Robotic technology embedded in farm’s future

By Dairy News

TASMANIA’S DORNAUF Dairies has successfully transitioned its Gala Farm to the latest generation of voluntary milking technology following the installation of eight DeLaval VMS V300 milking robots.

Farm owners Nick and Rebekah Dornauf say the robots are well suited to their pasture-based system, and fit with their ongoing commitment to adopt proven technology that will help ensure the future health of the Australian dairy industry.

“We’ve been robotic farming for the best part of 10 years now and we’ve been impressed with the significant recent advances in robotic technology, so this is the next step forward for us,” Mr Dornauf said.

Gala Farm has a herd of 600 cows grazing on pasture year-round.

The farm relies on voluntary cow movement from grazing paddocks into the dairy, where cows are milked according to individual schedules.

“The V300 robots are really well suited to pasture-based dairy farming with high levels of grazed pasture as part of the diet,” Mr Dornauf said.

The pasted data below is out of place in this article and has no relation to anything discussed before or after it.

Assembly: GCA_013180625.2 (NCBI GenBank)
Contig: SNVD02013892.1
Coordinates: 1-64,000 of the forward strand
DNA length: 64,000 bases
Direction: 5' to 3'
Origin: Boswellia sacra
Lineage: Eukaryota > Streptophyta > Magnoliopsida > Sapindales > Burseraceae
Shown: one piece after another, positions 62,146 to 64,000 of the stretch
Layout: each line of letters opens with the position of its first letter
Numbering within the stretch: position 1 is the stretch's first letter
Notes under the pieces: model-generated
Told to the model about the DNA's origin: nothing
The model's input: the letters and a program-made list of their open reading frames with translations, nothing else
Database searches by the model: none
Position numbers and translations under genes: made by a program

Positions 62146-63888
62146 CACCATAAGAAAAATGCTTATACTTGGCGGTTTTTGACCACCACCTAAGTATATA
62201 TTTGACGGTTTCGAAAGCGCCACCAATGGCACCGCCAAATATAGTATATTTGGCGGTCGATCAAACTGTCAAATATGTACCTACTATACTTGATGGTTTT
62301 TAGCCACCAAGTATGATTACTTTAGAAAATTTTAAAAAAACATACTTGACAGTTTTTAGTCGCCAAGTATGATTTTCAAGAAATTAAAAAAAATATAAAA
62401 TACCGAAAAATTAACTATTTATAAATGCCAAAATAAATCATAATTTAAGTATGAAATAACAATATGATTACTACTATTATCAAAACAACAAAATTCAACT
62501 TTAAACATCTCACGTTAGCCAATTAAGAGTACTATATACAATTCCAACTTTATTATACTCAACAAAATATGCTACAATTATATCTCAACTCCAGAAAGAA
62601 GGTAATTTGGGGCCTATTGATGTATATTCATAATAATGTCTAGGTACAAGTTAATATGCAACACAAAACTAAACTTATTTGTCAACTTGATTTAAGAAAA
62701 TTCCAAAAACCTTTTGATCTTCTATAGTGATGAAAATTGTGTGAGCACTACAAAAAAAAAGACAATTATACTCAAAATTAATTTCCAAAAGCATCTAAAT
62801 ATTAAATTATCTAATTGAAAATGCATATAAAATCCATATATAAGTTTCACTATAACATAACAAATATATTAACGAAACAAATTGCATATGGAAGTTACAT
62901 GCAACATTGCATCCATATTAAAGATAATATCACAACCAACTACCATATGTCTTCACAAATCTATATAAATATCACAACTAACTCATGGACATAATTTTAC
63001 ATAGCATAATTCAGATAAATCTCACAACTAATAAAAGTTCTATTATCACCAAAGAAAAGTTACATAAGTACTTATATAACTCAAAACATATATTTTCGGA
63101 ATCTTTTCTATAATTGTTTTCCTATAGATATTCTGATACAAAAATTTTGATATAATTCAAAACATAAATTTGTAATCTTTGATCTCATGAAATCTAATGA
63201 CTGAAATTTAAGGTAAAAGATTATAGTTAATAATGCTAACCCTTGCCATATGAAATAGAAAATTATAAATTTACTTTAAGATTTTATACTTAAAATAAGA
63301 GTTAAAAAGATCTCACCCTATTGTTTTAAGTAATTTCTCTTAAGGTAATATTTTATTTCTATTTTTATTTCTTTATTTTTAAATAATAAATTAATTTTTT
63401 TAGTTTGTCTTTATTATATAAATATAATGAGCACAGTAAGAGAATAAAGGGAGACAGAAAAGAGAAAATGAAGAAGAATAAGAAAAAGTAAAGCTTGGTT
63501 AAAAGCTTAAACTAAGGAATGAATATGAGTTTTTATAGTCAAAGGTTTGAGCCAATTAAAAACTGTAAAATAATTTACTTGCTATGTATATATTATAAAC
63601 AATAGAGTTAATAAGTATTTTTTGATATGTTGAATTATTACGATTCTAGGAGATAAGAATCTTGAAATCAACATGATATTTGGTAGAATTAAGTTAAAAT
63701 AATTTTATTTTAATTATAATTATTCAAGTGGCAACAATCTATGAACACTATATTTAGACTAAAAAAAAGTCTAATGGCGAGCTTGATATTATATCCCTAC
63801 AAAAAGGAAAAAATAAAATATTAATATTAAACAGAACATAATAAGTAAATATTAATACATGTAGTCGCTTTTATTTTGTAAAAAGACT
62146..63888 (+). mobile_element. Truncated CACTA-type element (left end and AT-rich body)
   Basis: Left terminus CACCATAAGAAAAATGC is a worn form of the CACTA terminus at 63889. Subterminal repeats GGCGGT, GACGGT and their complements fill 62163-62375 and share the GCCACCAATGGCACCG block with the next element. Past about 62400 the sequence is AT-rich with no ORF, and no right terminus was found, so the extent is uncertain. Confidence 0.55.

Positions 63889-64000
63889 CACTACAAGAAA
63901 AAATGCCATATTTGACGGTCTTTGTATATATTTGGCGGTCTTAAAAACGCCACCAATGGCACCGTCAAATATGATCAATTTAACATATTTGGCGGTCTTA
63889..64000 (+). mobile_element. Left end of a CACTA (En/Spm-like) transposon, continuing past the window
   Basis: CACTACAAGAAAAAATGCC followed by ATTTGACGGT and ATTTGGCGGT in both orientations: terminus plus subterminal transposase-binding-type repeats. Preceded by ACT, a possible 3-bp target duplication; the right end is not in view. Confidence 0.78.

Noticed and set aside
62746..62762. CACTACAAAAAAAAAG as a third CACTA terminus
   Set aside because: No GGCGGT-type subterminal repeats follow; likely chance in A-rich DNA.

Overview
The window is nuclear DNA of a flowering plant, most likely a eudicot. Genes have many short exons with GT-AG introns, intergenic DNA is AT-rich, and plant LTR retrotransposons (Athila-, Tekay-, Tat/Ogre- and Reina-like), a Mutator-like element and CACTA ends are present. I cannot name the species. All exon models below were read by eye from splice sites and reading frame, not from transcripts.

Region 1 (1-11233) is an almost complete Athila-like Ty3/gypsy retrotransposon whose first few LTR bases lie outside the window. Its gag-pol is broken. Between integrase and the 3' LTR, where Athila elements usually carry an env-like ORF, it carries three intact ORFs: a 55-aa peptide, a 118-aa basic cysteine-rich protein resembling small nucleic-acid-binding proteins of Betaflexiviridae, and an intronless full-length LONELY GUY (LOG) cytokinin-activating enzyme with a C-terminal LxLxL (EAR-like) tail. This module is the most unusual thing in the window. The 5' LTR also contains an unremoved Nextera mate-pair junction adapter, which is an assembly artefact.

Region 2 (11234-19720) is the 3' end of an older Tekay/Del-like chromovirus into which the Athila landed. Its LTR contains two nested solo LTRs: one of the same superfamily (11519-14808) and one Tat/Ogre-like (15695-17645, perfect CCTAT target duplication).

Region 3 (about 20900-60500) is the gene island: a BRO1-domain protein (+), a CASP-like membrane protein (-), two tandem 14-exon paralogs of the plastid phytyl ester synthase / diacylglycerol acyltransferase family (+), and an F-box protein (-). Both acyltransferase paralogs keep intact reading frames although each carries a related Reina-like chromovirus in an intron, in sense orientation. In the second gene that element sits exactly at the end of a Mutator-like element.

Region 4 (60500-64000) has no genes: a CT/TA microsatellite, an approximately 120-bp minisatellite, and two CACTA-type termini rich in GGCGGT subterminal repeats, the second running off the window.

“It’s obvious they’ve been designed with cow comfort in mind and it’s been amazing to watch how readily our cows have adapted.”

The Gala Farm herd calves seasonally, meaning up to 25 new cows and heifers need to be trained into the milking robots each day post-calving. It’s a job that workers at Gala Farm can now do remotely thanks to Insight Vision system for highly accurate cup attachment.

“The camera technology on the DeLaval VMS V300 robots really is a game-changer,” Mr Dornauf said.

“Introducing fresh cows to the robot can be easily done by someone with an iPhone managing five or so cows at a time.

“Robotic milking isn’t a ticket to dairy utopia, but it gives you an amazing tool to change how you operate as a dairy farmer.”

The eight VMS V300 robotic milk stations were installed in a re-fit of the existing dairy which had previously pioneered the DeLaval AMR rotary system, which also utilised voluntary cow traffic.

Farm manager Rebekah Dornauf says the impact over time of a voluntary milking system on cow health is measurable.

“We can compare our cows that live on the robot farm to our conventional farm, and I have an older average herd age on the robotic system,” she said.

“We’ve got some 11-year-old cows here that have been robot cows for most of their milking life so it definitely increases their lifespan, with how relaxed they are, how happy they are,” she said.